During fiscal 2020, Samuel R. Allen served as our Executive Chairman until he elected to resign as Executive Chairman and as a Director, effective April 30, 2020. In his capacity as an Executive Officer during fiscal 2020, Mr. Allen received base salary of $551,894, STI of $802,873, LTIC for the performance period ended in fiscal 2020 of $2,944,374, a Long-Term Incentive Restricted Stock Unit award of $999,872 and other compensation of $300,135. Mr. Allen did not qualify as a Named Executive Officer for fiscal 2020. Mr. Allen did not receive any additional compensation for his service as a Director.

In fiscal 2020, we provided the following compensation to our non-employee directors:

Name       Fees Earned or
Paid in Cash
(1)
      Stock Awards
(2)
      Nonqualified
Deferred Compensation
Earnings
(3)
      Total
Tamra A. Erwin (4) $67,500 $113,597 $0 $ 181,097
Alan C. Heuberger $135,000 $159,855 $0 $ 294,855
Charles O. Holliday, Jr. $155,000 $159,855 $0 $ 314,855
Dipak C. Jain $135,000 $159,855 $51,814 $ 346,669
Michael O. Johanns $135,000 $159,855 $0 $ 294,855
Clayton M. Jones $150,000 $159,855 $0 $ 309,855
Gregory R. Page $150,000 $159,855 $970 $ 310,825
Sherry M. Smith $160,000 $159,855 $2,697 $ 322,552
Dmitri L. Stockton $148,334 $159,855 $0 $ 308,189
Sheila G. Talton $135,000 $159,855 $0 $ 294,855

(1) All fees earned in fiscal 2020 for services as a director, including committee chairperson and Presiding Director fees, whether paid in cash or deferred under the Non-employee Director Deferred Compensation Plan, are included in this column.
(2) Represents the aggregate grant date fair value of RSUs computed in accordance with Financial Accounting Standards Board Accounting Standards Codification Topic 718, Compensation – Stock Compensation and does not correspond to the actual value that will be realized by the non-employee directors. The values in this column exclude the effect of estimated forfeitures. All grants are fully expensed in the fiscal year granted based on the grant price (the average of the high and low price for Deere common stock on the grant date). For fiscal 2020, the grant date was March 4, 2020, and the grant price was $161.96.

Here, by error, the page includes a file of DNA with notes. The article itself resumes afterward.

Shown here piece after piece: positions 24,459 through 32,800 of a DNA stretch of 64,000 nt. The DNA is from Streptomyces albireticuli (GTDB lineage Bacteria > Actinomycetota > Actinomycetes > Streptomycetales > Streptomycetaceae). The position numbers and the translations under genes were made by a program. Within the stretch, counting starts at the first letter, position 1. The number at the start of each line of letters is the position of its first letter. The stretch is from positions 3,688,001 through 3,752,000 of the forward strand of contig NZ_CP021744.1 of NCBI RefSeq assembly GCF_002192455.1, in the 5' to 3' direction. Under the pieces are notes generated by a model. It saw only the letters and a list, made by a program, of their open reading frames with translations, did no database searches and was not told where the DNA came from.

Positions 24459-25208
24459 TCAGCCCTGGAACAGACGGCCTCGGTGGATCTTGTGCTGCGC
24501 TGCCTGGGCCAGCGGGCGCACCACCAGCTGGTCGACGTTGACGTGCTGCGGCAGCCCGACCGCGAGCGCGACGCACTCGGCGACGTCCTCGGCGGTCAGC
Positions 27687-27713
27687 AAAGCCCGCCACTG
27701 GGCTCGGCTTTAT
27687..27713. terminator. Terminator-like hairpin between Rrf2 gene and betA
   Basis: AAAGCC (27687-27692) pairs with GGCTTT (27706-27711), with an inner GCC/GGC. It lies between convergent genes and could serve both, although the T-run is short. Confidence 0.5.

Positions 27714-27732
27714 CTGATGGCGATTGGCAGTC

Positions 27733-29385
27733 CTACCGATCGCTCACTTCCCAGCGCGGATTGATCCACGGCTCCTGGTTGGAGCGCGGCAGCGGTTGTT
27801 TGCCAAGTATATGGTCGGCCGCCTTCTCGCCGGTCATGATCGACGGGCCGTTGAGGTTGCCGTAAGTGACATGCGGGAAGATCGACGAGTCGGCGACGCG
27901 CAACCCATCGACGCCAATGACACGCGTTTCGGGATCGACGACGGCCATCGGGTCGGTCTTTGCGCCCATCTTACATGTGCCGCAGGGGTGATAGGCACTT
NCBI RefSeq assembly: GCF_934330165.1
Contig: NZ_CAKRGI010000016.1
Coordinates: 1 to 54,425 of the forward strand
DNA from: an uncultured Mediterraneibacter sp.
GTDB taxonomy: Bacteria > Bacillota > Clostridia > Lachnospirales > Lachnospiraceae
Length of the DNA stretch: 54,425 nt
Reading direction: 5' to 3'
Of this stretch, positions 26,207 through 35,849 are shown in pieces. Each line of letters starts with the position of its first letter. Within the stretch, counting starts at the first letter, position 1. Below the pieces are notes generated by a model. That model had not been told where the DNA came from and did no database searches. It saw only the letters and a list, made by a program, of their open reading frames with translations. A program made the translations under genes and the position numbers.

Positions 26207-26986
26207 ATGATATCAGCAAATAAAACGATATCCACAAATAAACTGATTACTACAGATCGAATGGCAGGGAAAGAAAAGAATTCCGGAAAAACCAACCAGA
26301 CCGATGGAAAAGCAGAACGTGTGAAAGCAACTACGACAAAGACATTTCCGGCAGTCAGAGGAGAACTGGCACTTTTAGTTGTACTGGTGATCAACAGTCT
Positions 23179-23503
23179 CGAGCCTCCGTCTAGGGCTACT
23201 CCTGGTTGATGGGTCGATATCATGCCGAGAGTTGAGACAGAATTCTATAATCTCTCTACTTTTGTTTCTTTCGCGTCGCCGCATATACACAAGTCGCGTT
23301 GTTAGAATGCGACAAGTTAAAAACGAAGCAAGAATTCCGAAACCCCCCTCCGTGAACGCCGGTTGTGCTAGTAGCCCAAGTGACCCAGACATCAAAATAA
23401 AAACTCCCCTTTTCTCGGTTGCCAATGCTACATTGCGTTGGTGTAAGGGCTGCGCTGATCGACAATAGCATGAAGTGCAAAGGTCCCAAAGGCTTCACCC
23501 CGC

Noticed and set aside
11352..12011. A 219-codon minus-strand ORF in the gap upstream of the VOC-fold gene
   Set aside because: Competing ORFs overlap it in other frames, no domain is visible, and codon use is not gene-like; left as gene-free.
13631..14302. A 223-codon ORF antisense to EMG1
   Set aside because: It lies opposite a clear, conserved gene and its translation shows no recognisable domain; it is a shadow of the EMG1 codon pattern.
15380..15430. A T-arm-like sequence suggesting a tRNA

The non-employee director grant date is seven calendar days after the Annual Meeting. The assumptions made in valuing the RSUs reported in this column are discussed in Note 23, “Stock Option and Restricted Stock Awards,” of our consolidated financial statements filed with the SEC as part of our annual report on Form 10-K for the fiscal year 2020. The following table lists the cumulative restricted shares and RSUs held by the non-employee directors as of November 1, 2020:

         Director Name       Restricted Stock         RSUs            Director Name       Restricted Stock         RSUs
Tamra A. Erwin - 811 Clayton M. Jones 824 18,941
Alan C. Heuberger - 4,476 Gregory R. Page - 9,393
Charles O. Holliday, Jr. - 3,121 Sherry M. Smith - 11,543
Dipak C. Jain 13,234 18,941 Dmitri L. Stockton - 6,687
Michael O. Johanns - 7,203 Sheila G. Talton - 6,687

(3) Directors are eligible to participate in the Non-employee Director Deferred Compensation Plan. Under this plan, participants may defer part or all of their annual cash compensation. Through December 2016, two investment choices were available for these deferrals:
an interest-bearing alternative that pays interest at the end of each calendar quarter (i) for amounts deferred between fiscal 2010 through December 2016, at a rate based on the Moody’s “A”-rated Corporate Bond Rate and (ii) for amounts deferred prior to fiscal 2010, at a rate based on the prime rate as determined by the Federal Reserve Statistical Release plus 2%
an equity alternative denominated in units of Deere common stock that earns additional shares each quarter at the quarterly dividend rate on Deere common stock
Amounts included in this column represent the above-market earnings on any amounts deferred under the Non-employee Director Deferred Compensation Plan. Above-market earnings represent the difference between the interest rate used to calculate earnings under the applicable investment choice and 120% of the applicable federal long-term rate.
(4)Ms. Erwin was elected to the Board effective May 1, 2020. Her compensation amounts reflect a pro-rated retainer fee for the period from May 2020 through October 2020 and a pro-rated RSU award granted in May 2020.

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Election of Directors
Security Ownership of Certain Beneficial Owners and Management

Security Ownership of Certain Beneficial Owners and Management

The following table shows the number of shares of Deere common stock beneficially owned as of December 31, 2020, (unless otherwise indicated) by:

each person who, to our knowledge, beneficially owns more than 5% of our common stock